Winds of Change - How the weather patterns are changing

As worshipers of the elements, one thing we cannot get enough of is wind. Whether you sail, windsurf, or kiteboard, wind is the primary element that makes you go. Every geographic region has its’ typical wind season. In South Florida that season is likely to be anywhere between October through May. It seemed some time ago that the winds were far more consistent. You could practically set your clock to it. These days it is a bit more hit and miss, but still, it happens far more often than one might think that we have good winds to ride.

Winds and Weather Patterns Change and the affect on Wind Sports

Now please bear with me for a short layman meteorological lesson. With the advent of El Niño and La Niña (the seasonal warming or cooling of ocean surface waters) the past several years we have witnessed a great change in weather patterns. El Niño is a warming trend that tends to pull cold fronts further south, thusly giving us more wind. We saw quite a bit of El Niño in the mid to late 90’s. La Niña is a cooling trend that keeps frontal conditions further north.

More powerful storms to come

These changes seem to force shifts in the jet stream, which typically carries cold fronts from the Pacific North West across the Continental US and sweeping past the Eastern Seaboard. Usually the trailing end of those fronts will nip the nose of the South East, namely the Florida Keys northward. The changes in atmospheric or surface pressure leading the front, and those pressure changes trailing the front, are what bring the wind to the anxious boarder. So if the fronts do not reach, or they reach in less frequency, we generally have less wind.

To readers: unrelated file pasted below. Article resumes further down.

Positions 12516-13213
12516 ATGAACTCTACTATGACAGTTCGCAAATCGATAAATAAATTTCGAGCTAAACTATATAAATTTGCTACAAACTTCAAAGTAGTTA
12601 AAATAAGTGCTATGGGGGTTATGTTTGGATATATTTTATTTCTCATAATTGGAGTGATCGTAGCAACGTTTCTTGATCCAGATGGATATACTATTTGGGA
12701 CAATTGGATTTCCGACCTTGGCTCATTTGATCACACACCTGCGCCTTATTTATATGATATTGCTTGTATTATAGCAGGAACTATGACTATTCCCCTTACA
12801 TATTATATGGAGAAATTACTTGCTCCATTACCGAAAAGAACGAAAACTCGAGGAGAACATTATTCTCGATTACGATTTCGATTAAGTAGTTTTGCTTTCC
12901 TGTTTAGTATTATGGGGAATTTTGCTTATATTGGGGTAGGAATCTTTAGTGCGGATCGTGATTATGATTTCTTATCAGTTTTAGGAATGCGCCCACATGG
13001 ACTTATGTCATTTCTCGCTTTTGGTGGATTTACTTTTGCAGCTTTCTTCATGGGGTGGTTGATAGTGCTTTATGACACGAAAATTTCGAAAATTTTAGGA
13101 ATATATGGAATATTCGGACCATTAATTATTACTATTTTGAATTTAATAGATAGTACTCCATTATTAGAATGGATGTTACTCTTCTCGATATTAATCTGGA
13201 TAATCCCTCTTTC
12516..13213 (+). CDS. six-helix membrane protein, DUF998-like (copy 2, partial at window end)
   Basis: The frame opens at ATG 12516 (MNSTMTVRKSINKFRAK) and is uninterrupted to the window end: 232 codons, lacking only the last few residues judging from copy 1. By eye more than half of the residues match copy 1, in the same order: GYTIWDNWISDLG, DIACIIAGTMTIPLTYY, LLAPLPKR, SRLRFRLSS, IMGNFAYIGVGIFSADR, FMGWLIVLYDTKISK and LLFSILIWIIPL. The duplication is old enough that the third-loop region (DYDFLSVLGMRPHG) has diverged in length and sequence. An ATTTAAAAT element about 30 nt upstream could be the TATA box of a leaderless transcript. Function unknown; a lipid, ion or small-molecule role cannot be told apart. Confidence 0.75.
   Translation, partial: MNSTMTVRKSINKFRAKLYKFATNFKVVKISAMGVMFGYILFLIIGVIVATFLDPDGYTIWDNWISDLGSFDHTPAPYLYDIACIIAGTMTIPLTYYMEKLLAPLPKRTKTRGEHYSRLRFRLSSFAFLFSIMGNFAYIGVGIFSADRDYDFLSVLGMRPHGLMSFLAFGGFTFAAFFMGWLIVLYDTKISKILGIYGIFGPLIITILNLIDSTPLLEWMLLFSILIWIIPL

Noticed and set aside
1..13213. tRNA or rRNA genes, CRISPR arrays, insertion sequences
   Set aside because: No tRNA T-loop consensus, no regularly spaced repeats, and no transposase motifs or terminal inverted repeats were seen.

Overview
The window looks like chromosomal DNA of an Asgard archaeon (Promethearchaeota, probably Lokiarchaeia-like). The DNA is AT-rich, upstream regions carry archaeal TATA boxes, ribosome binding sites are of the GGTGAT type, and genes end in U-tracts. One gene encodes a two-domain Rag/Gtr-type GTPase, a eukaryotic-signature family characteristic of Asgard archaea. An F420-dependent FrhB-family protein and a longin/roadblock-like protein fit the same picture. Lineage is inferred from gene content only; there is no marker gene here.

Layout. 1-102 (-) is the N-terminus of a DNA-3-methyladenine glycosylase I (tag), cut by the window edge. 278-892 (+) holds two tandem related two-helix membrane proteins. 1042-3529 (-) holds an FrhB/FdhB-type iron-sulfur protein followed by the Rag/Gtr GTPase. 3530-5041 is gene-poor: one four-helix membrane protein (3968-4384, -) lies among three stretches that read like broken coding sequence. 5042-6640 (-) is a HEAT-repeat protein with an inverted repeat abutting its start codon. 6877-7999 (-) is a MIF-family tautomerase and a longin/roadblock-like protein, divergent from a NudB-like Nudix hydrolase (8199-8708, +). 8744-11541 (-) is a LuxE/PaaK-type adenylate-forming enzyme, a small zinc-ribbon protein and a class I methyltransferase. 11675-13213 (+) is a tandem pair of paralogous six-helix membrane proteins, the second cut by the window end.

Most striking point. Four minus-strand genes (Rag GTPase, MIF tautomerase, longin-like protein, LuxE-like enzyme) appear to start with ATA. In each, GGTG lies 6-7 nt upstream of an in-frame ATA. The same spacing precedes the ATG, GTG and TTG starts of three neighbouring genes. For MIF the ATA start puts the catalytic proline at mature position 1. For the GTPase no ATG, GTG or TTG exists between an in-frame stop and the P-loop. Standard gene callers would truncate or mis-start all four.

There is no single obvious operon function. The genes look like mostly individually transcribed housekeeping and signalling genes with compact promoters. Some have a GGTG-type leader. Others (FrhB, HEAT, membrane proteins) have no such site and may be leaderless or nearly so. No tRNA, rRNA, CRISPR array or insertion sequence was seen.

Of course there are exceptions to that trend. Varying high and low pressure systems can bring winds year-round. Tropical low-pressure systems south of us with high-pressure systems north of us create tight pressure gradients that typically produce wind. We see that trend happen largely in the late spring and summer months.

Even after living through Hurricane Andrew, wind sports lovers alike can be guilty of watching tropical storms and other tropical disturbances on the local radar skirting the Bahamas and Southern Caribbean and thinking, “OK, just get close enough to Florida that we get a good 25-35 knots of wind for a few days, but don’t plow over us!” The fact is it takes quite a bit of monitoring weather reports to ensure you get the wind when it’s here but that all ads to the excitement of the sport.

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